Organ features in album of Latvian chamber music compositions

The Riga Cathedral, and particularly the grand organ within, have long been an inspiration for musicians in Latvia and internationally. When the organ was completed in 1884, even famed Hungarian composer Franz Liszt composed the work ‘Nun danket alle Gott’ to mark the occasion. Even now, almost 250 years later, the large, stately organ continues to inspire composers.

Recognizing the inspiration that many have drawn from the organ, the Latvian national record label Skani, as part of their recording series ‘Latvian Composers’, released Cantus Annae in 2017. This recording was initiated by organist Aigars Reinis (who performs the organ in all the works) and soprano Ieva Ezeriete, who sings in two of the compositions. The album collects six chamber music compositions by five contemporary composers where the organ is the central instrument in the work. Though some may consider the organ an ‘old fashioned’ instrument, this collection of works shows how the organ remains highly relevant in music, and how, in varied and unusual combinations, the organ can be an essential aspect of modern music.

The collection opens with the Toccata for organ by Rihards Dubra (one of two works by the composer on the album). This grandiose work, beautifully expressing the majesty of the Riga Cathedral organ, combines elements of both modern and classical organ music. Deftly moving between quieter and more introspective moments and the louder, more monumental passages, Reinis proves again to be one of Latvia’s most talented and adept organists.

Reinis is then joined by violinist Gidons Grīnbergs on Vilnis Šmīdbergs’ ‘Litany – Festivum purgativum’, and, as the title would indicate, this is a more somber and spiritual work. The sound of Grīnbergs’ violin can be interpreted as a prayer, soaring ever higher and higher. After a slightly tenser middle section, where the staccato organ sounds almost like a pulse or a heartbeat, peace returns at the end, first with a chorale-like section, and then as both instruments slowly fade as the prayer concludes.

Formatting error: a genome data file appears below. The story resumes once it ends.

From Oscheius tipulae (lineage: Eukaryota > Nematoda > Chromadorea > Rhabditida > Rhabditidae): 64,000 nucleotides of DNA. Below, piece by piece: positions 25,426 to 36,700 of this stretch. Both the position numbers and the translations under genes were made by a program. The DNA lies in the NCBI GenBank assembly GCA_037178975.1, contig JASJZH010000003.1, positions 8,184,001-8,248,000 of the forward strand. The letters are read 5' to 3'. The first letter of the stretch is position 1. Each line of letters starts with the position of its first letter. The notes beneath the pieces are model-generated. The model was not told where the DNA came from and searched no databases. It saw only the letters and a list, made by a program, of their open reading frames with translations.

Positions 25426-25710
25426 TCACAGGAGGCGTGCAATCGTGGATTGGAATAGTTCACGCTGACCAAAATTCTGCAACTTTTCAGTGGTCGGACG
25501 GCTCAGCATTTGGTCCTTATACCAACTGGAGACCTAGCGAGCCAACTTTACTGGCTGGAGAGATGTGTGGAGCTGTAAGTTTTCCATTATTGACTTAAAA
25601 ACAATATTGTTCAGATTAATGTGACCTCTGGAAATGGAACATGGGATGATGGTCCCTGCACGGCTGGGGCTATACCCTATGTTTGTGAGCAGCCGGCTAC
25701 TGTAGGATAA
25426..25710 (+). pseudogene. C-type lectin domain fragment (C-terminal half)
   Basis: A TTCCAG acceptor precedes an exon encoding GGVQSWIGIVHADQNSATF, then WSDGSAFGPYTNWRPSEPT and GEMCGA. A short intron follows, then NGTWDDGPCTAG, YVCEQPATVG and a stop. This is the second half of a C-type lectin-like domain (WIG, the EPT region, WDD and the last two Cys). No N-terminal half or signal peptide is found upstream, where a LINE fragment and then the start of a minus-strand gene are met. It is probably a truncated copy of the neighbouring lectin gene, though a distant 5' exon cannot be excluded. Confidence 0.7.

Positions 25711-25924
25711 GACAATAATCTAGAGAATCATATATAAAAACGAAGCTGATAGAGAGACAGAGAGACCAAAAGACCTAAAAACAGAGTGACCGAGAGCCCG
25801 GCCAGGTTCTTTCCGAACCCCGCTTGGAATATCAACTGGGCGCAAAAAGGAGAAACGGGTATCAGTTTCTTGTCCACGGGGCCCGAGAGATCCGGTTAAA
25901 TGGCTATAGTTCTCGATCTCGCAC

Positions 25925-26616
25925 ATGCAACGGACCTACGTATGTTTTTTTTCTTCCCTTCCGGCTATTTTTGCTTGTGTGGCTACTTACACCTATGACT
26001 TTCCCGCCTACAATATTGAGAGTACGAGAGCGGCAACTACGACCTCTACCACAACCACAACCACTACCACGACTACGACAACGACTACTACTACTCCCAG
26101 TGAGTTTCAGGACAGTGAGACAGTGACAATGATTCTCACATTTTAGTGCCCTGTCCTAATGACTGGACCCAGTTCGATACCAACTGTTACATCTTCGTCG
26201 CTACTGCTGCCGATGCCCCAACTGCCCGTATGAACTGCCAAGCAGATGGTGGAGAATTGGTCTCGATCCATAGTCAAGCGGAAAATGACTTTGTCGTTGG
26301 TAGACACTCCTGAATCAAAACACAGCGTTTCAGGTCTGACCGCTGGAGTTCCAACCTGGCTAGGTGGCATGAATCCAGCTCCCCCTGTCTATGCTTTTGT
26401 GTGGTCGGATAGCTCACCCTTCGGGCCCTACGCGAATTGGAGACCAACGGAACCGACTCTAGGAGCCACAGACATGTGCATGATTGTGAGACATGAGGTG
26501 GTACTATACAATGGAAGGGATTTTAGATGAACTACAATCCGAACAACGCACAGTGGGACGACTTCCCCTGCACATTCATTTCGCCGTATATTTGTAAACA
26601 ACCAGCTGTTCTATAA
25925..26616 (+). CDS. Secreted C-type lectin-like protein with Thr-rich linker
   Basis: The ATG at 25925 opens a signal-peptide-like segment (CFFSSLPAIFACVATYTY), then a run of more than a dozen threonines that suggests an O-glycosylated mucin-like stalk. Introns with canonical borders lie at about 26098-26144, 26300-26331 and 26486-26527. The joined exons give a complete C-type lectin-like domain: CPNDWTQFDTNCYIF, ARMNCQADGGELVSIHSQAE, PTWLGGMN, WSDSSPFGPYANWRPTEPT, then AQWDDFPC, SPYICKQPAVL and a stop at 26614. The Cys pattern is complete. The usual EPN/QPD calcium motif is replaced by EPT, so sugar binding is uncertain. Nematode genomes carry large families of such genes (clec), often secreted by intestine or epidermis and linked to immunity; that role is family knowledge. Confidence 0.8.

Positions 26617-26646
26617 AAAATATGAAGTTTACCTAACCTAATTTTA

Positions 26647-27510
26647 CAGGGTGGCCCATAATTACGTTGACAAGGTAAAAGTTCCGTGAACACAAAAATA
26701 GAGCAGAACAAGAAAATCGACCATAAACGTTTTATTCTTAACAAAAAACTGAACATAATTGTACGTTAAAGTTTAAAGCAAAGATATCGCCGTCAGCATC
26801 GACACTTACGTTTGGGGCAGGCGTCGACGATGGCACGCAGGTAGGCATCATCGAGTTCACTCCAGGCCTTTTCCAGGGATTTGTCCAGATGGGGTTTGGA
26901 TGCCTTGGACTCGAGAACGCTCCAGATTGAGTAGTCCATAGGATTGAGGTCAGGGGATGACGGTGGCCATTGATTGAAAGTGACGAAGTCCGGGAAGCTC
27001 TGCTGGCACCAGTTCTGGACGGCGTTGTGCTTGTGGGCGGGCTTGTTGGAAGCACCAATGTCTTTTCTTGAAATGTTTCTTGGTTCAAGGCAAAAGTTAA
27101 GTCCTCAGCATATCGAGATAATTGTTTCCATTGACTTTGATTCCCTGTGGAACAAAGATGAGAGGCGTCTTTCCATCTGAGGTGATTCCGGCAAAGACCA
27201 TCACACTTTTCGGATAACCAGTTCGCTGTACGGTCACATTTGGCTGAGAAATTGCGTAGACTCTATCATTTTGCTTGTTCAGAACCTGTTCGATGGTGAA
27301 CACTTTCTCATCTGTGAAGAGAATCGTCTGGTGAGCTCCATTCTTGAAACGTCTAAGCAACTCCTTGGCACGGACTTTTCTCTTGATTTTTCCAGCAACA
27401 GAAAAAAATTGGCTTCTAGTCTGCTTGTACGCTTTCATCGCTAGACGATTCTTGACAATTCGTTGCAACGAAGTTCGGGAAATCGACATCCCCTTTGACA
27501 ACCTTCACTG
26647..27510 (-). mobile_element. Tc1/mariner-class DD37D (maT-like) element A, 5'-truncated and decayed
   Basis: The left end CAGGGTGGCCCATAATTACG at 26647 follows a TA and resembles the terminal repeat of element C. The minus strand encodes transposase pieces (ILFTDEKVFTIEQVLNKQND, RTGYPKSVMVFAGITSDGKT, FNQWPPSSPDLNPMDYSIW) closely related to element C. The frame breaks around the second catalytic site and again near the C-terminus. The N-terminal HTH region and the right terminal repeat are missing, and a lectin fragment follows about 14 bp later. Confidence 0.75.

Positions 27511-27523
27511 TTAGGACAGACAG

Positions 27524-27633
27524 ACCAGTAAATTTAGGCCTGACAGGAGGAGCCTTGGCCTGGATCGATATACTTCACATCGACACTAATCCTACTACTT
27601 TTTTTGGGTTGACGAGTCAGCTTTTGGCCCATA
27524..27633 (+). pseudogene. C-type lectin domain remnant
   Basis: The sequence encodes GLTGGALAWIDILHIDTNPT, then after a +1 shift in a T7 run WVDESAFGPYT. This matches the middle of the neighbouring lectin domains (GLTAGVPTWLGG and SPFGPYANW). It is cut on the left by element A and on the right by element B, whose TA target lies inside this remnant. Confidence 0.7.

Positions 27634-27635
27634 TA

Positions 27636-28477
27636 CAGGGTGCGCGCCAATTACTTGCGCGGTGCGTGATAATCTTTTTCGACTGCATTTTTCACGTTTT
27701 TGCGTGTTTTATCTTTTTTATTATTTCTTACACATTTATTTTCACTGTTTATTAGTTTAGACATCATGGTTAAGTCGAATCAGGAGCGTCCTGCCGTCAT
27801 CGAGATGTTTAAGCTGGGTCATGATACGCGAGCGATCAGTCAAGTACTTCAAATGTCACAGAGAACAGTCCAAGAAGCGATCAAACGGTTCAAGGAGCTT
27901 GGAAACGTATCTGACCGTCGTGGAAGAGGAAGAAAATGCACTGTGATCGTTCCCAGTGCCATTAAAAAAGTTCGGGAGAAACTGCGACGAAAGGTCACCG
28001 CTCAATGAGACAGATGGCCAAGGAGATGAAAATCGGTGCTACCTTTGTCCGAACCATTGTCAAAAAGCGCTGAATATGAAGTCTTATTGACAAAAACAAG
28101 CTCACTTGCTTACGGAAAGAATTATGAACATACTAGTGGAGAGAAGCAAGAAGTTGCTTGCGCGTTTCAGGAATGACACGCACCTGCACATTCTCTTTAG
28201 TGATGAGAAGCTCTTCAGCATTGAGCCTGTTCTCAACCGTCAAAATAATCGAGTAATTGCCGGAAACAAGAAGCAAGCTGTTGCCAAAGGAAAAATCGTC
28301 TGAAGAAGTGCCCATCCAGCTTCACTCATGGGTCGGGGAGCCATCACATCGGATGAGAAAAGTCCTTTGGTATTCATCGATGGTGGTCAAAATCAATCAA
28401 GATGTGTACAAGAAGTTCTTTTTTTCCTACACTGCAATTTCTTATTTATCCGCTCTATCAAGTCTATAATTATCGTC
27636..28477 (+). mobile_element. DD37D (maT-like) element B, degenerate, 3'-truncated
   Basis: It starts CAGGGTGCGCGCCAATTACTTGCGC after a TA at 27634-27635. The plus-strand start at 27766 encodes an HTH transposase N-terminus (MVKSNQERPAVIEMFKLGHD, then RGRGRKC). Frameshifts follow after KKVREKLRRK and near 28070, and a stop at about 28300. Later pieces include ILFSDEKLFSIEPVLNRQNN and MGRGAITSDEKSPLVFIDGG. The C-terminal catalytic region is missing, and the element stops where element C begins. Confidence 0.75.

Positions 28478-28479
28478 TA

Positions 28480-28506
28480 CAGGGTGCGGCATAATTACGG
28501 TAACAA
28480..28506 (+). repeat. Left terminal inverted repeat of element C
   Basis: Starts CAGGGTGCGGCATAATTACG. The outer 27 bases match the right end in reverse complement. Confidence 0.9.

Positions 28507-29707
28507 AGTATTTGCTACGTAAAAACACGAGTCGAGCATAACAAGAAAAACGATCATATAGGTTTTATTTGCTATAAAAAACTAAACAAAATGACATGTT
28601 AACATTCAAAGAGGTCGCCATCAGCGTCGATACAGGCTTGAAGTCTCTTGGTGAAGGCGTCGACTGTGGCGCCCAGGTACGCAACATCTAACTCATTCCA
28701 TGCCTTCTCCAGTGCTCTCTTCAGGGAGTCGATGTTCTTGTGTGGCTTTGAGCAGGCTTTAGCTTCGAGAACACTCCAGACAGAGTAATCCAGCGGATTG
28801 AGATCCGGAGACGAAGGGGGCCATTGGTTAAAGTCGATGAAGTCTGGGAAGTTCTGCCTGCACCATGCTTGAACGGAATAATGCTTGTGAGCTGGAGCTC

Percussionist Elīna Endzele adds to the mix on Ilona Breģe’s ‘Bell Music’ with her sonorous and resounding performance of not just bells, but a number of metal percussive instruments. Inspired by the sound of bells at Orthodox churches, Breģe’s composition is meant to evoke the sound of passing by churches with their bells tolling. As the work builds to a crescendo, all the varied, simultaneous bells (as well as the undulating organ) gives the work a dreamy feel, as if listening to the bells ringing simultaneously at multiple churches. The work ends on a somber note, with a single tolling bell.

Ieva Ezeriete lends vocals to Santa Ratniece’s ‘El mirollo de l’arbore’ for soprano and organ, a work inspired by writings of the 14th century mystic St. Catherine of Siena. The flowing, meditative work is given the right amount of spiritual depth and emotional clarity via Ezeriete’s singing. And, as Ratniece explains, the composition has elements of love, humility and caution, and the composer weaves together both modern and ancient elements to create an absorbing and compelling composition.

Rihards Zaļupe, composer and inimitable percussionist, provides the work ‘Foxfire Under Bare Enoki Tree’ for violin, percussion and organ. The energetic work, with each instrument providing bursts of music and sound, is inspired by Japanese folklore, particularly a legend of flaming clothes worn by foxes that gather on New Year’s Eve. After an almost hyperactive beginning, the work then calms, with soft sounds from the high registers of all the instruments. Combining mystical and spiritual elements, this evocative, dynamic work is brought to vivid life by Reinis, Endzele, and Grīnbergs.